Will My Disability Income Count For Getting A Mortgage?

If you have an alternative income from a work-related injury or a long-term injury, the devil is in the details when it pertains to how, if or when any of your income you’re collecting could be used to get a mortgage. Things to keep in mind when applying…

What We Mean By Disability Benefits

Disability benefits  in the context of getting a mortgage, is an injury incurred that you receive income benefits for either short-term as there is usually a return to work date or long-term benefits i.e. permanently disabled. While every case situation is certainly different, lenders can under certain certain circumstances use the income that you collect as long as long as meets documentable thresholds.

Short-Term Disability

This one is more challenging income benefit to support. Consider the following example -the probability of this income extending into the future is unknown as is the date you plan to go back to work, that is if you’re able to go back to work depending on the extent of your injuries. This is problematic for a bank to approve a mortgage for because of the unknowns.

The question becomes what income should the bank use to approve the mortgage for? The previous income you are earning is no longer in existence and your current income, perhaps it might be smaller than your original income pre-injury, leaves the lender with a hurdling predicament. Well, taking a pragmatic approach, answer may be none because they don’t know what income to use since the future is a mystery.

In this scenario if you need your pre-injury related event income in order to attain loan approval, the lender may be able to use your old salary if they know when you’re going back to work. For example let’s say six months ago you were earning $8,000 per month in income, and for the last six months your income is been cut to $5,000 per month because you fell down a flight of stairs and broke your wrist and you can no longer work with your hands as your occupation requires.

If the lender knows you’re going back to work in the next 30 days for example or even as long as 45 days, there is a strong chance your lender could use your past and future $8,000 per month in income to qualify you for the mortgage loan. This would have to be supported with a letter from the employer stating the anticipated work date you return to your job, doesn’t matter if your previous job is full-time or part-time, this would be a critical piece of information that would greatly assist the lender in overcoming this income dilemma. Additionally, it would also be reasonable to expect a letter from the either insurance company providing the benefits or the physician administering the care. The more documentation that supports anticipated return to work date the better your chances of being able to use your income even without you actually being back to work yet.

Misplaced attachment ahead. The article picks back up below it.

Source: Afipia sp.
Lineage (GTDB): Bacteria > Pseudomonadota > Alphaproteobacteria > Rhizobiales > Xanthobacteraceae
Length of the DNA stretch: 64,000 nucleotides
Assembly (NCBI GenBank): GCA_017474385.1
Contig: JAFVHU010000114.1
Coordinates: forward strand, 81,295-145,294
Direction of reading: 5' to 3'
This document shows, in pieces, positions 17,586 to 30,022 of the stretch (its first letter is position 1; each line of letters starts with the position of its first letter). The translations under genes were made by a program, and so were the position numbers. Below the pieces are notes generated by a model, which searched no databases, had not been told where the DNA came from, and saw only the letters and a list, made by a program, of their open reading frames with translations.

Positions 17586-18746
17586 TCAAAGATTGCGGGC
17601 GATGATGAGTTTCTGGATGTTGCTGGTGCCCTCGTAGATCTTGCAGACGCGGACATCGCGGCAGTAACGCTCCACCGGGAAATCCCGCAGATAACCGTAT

If this cannot be supported with any type of documentation, you would be more loan eligible once you are actually back to work supported with a pay stub.

Long-term Disability

In nearly every scenario this income can be used. Consider the following example let’s say a police officer earning $100,000 per year has a lower back injury and is deemed permanently disabled and his income is cut $30,000 per year. There is no return back to work date as the civil service employee is permanently disabled. The $70,000 salary in permanent disability income would be used to qualify so long as there is at least a 36 month continuance into the future. Any history of earning higher income in working years would be omitted for the loan application as both the current and future income is now the permanent disability income.

The Continuance Factor

This it the number one concern lenders are going to have whether they’re a short-term or long-term disability on the mortgage application. In other words, ‘what is the likelihood of this income continuing? If this income dropped what would that do our mortgage applicant’s ability to support the housing payment into the future?’

This is the type of question/reasoning the lender is going to be strongly scrutinizing when identifying disability income on a loan application.

Probability Of Continued Employment

The verification of employment is done by the home loan lender usually three times during the loan process, two times before drawing final loan documents, followed by one time just prior to funding. This is regulatory guidelines lenders must adhere to. The verification of employment becomes a critical piece of information especially with short-term disability as there is a box identified on the verification of employment form as probability of continued employment -employer fills this information for your lender. Probability of continued employment coincides with the 36 month continuance coupled with the documentation needed to support what the future income is going to be so the borrower is not taking on the mortgage payment based on a certain income affordability level followed by a subsequent change with an inability to make the mortgage payment, which is why the stipulations are in place.

Applying For A Mortgage? Tips If Have Or Will Have Disability Income Benefits:

  • Get letter from the employer and physician stating approximate return to work date
  • Provide lender all details of the short-term disability
  • Provide long-term disability awards letter/details from disability benefits provider

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